People, donkeys, carts (when I saw them, I thought of you!)

Irishseoul sent me an email today saying she missed hearing from me, so she read my blog. She said Maneki Neko just must have the picture of me in garbha pindasana. Apparently Maneki Neko is fascinated by the pose. LOL! Weird kid!

The picture isn’t as awful as I might have imagined, though that may be because I am older now and able to put these things in perspective. Or perhaps I am older and my standards are lower 😉

Led practice today was lovely. Crim Girl practiced next to me, and I had the wall on the other side, so I was a happy Rain Man. Kurmasana felt really good. For the past couple of practices, there seems to be something happening with kurmasana (and, by extension, supta kurmasana). It all just feels easier, somehow. I can’t quite say how, so sorry for even bringing it up. Ha! The point, though, is that practice does make things happen. Whether I worry the issue and do research poses or not. Not that I’ll quit overthinking or doing research poses, of course. That’s my nature, at least at this moment. Nice to know, though, that the practice itself goes its merry way, regardless my greedy and impatient habits.

Most interesting pose of the day was laghuvajrasana. I had one of those moments where things just all come together (largely because my mind wasn’t busy overseeing the proceedings). I just exhaled into the pose easily. “That was your best one ever,” Volleyball Guy said from the other side of the room. Indeed. Okay, the coming up part sucked, but hey, it’s a start. Usually I go back, kind of slow to a creaky stop a few inches from the floor, and then crash land. Today, though, it was all just one smooth out-breath. Nice!

Before practice, I read a cool koan:

Zuigan asked Ganto, “What is the original, permanent principle?” Ganto replied, “Moving.” Zuigan asked, “How about when it moves?” Ganto said, “You don’t see the original, permanent principle.” Zuigan was flabbergasted. Ganto remarked, “When you agree, you are not liberated from the senses and their dust; when you don’t agree, you sink into life and death forever.”

The opening sentence of Gerry Shishin Wick’s commentary rocks: “In this koan, Master Ganto vividly points out that if we hold onto the notion that there’s no fixed thing, an ‘original, permanent principle,’ we’re stuck there too!” I am amused. And I love that Zuigan was “flabbergasted.” For some reason, the idea of a zen monk in 9th century China being flabbergasted just cracks me up.

What also amused me was yogamum’s Grinch meme. I did my Christmas wrapping today. It involved putting gifts in tissue paper, then putting them inside a box that has a Christmas print on it. Yup, a box that is printed to look like wrapping paper. Well, the top part of the box is printed. The bottom half is white. The Cop suggested I put directions on the gifts so recipients would not turn them over. I did tape the boxes shut. That counts as “wrapping,” right?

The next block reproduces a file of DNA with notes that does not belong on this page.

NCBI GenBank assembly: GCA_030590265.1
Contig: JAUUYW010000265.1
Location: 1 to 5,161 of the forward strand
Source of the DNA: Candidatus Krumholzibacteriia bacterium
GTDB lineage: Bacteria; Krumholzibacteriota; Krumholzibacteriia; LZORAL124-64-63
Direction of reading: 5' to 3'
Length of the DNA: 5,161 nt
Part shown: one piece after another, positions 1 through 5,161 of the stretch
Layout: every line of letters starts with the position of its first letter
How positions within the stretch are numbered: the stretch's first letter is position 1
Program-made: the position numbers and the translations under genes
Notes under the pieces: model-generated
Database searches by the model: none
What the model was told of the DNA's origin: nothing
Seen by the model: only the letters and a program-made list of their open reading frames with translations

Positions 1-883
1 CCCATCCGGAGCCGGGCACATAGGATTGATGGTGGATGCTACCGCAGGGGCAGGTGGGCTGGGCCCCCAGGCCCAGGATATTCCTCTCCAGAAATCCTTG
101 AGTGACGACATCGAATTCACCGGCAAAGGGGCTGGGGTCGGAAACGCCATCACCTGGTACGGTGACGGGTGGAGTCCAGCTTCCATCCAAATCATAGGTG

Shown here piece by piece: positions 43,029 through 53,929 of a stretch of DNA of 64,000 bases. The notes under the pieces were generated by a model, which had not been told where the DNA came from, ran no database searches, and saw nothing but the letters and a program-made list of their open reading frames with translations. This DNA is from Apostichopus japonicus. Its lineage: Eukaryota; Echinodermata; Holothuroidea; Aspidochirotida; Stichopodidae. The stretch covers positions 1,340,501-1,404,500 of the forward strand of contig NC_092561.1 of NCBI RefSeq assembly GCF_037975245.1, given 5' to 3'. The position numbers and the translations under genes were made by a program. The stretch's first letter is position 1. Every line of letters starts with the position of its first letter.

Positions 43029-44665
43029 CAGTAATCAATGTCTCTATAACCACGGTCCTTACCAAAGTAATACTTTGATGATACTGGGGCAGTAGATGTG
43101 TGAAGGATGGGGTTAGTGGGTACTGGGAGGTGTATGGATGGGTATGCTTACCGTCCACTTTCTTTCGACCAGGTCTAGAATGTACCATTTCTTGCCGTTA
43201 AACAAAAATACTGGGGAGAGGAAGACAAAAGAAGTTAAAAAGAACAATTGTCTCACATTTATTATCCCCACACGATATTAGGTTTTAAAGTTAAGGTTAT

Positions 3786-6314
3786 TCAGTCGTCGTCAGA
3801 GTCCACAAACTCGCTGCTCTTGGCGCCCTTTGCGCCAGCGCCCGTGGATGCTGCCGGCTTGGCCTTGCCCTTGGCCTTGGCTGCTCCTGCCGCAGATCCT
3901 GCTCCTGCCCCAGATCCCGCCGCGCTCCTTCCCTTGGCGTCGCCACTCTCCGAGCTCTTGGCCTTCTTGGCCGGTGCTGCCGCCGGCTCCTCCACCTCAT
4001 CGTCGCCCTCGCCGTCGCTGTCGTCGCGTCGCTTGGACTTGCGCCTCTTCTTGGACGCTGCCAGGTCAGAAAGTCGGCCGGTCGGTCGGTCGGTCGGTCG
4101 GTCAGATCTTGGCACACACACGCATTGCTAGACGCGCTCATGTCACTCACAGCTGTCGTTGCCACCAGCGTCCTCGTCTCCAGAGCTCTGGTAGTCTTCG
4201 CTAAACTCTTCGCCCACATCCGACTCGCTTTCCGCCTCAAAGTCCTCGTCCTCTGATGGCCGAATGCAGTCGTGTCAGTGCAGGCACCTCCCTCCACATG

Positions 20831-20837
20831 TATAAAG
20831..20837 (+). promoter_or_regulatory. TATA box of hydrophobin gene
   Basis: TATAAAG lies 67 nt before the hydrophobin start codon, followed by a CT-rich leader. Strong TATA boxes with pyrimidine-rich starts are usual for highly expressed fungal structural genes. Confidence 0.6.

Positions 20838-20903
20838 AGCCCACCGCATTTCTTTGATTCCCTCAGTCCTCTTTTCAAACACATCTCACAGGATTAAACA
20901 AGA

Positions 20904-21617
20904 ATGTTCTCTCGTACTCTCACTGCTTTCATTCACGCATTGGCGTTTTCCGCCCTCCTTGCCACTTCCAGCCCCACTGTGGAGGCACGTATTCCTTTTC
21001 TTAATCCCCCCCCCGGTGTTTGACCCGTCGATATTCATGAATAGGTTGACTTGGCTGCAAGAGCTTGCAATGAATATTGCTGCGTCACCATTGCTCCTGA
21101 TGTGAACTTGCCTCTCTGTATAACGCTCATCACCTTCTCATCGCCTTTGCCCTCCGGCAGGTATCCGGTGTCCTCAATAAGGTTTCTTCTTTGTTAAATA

Ah, Christmas. I’m not a Christian, I’m not a shopper, and I don’t (generally speaking) care for too many objects. Plus, I’m hypersensitive to avarice. All in all, it doesn’t add up to a cheery Christmas participant.

Once upon a time, someone actually gave me a Christmas sweater. Seriously. The very idea still kind of freaks me out.

And one year, my Mom, realizing that the previous year’s gift of a button down sweater with three-dimensional appliques of a Mexican village (no kidding: people, donkeys, carts) had threatened our relationship (the I-must-be-hallucinating part was when she said, “When I saw it, I thought of you!”), asked me what I wanted for Christmas. My answer: a 100% cotton wrap-around bathrobe in a dark color. When Christmas rolled around, I received a blue and pink diagonally striped zip-up fuzzy polyester turtleneck bathrobe.

When it comes to Christmas, The Cop shares my value system. We decided that this year, we would skip presents for each other, and, instead, get new fixures for the master bathroom. Off we went to Lowe’s, where fixtures, for some reason, are remarkably…well, rococo. Maybe this is just because we were at the Scottsdale Lowe’s. Scottsdaleans seem to have a remarkable appetite for the…um, hyper-designed. Note I didn’t say grotesque and tasteless. Oh wait, I guess I did.

I wanted to launch into the talk I give to the design team, the one where I say the words “elegant” and “Occam’s razor” a bazillion times, but the Lowe’s employees did not look eager for a lecture. But seriously, elegance in design does NOT include swirls and geegaws and a dozen materials thrown together to give a supposed sense of “luxury.” I wanted to run out of Lowe’s clutching my head and screaming “Mad! Mad! We’ve all gone mad!” I didn’t though, because I felt that would diminish my credibility as the voice of reason.

I will have to do research and find out if simple plumbing fixtures are still manufactured and, if so, whether they are allowed within the city limits.

Now we’re off to Mexican food and margaritas. I’ll close with the wikipedia entry for Occam’s Razor. May the buyers at Lowe’s stumble upon this link.


One Response

  1. Christmas sweaters are scary.

    We had the same problem at Lowe’s, HD, etc. Try online – we had good luck with

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